In a speech given Tuesday before the House Committee on Financial Services, Treasury Secretary Timothy Geithner said the government played a role in bringing down the housing market.
Geithner also blamed the government for creating moral hazard and leaving taxpayers responsible for cleaning up the mess.[IMAGE]
He said the government made mistakes that were avoidable.
""We allowed an enormous amount of the mortgage market to shift to where there was little regulation and oversight,"" Geithner said.[COLUMN_BREAK]
He continued, ""We allowed underwriting standards to erode and left consumers vulnerable to predatory practices. We allowed the market to increasingly rely on a securitization chain that lacked transparency and accountability. And we allowed the financial system as a whole to take on too much risk and leverage.""
The proposed government reform released two weeks ago outlined methods to reduce government participation in the housing market, and proposed to wind down Fannie and Freddie completely.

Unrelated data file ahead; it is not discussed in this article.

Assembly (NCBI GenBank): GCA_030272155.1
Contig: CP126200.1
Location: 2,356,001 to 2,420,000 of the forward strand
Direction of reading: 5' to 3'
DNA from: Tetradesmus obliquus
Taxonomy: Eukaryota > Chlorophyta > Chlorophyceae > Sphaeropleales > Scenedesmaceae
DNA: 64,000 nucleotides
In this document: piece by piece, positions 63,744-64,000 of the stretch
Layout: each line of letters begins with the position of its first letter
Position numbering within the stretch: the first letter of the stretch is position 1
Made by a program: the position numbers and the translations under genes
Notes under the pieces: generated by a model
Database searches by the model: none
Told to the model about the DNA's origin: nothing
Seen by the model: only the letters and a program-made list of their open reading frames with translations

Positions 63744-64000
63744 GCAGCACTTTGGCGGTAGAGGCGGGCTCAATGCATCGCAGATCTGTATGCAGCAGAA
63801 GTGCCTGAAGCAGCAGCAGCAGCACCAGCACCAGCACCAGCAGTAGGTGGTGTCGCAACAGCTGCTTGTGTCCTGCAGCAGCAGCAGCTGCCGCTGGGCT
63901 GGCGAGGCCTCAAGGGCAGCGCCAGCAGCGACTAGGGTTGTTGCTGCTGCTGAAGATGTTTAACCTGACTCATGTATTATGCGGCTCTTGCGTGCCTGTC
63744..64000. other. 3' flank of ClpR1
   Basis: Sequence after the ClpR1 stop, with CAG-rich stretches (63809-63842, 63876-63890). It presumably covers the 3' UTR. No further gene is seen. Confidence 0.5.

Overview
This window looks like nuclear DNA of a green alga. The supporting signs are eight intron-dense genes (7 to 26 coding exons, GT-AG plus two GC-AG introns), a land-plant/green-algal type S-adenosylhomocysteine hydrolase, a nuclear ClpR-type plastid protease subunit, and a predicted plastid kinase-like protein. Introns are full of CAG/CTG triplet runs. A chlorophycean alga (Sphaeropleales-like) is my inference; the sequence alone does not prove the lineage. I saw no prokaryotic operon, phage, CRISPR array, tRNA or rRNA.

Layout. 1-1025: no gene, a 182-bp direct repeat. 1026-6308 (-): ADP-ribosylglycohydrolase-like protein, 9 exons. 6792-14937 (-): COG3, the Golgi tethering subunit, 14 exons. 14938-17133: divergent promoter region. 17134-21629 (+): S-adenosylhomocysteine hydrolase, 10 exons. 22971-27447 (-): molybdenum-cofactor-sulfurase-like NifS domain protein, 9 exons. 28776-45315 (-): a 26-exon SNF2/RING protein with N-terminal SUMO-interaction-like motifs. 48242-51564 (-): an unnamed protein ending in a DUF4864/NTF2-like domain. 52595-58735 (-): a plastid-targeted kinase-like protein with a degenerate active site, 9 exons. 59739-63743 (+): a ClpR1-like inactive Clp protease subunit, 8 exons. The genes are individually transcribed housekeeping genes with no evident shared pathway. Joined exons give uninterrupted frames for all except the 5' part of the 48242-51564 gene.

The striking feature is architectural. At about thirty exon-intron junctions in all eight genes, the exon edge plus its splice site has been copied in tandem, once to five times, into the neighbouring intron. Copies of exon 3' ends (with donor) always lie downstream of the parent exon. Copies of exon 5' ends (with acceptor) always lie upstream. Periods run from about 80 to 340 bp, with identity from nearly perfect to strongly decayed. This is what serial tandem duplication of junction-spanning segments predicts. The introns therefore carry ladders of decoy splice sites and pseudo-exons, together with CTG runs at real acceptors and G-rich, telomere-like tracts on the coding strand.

""Our proposal for reform breaks sharply from the past to fundamentally transform the role of government in the housing market,"" Geithner said.
And while winding down the GSEs is an important element of the administration's plan to reform housing, it is not the only element.
""These steps alone will not give rise to a housing finance market that meets the needs of families and communities, nor will it guarantee that private markets can effectively play a predominant role,"" he said. ""We must also pursue reforms that restore confidence in the mortgage market among borrowers, lenders, and investors.""
This fundamental change is based on a shift of what many believe is the ""American Dream."" According to Geithner, ""our goal is not for every American to become a homeowner.""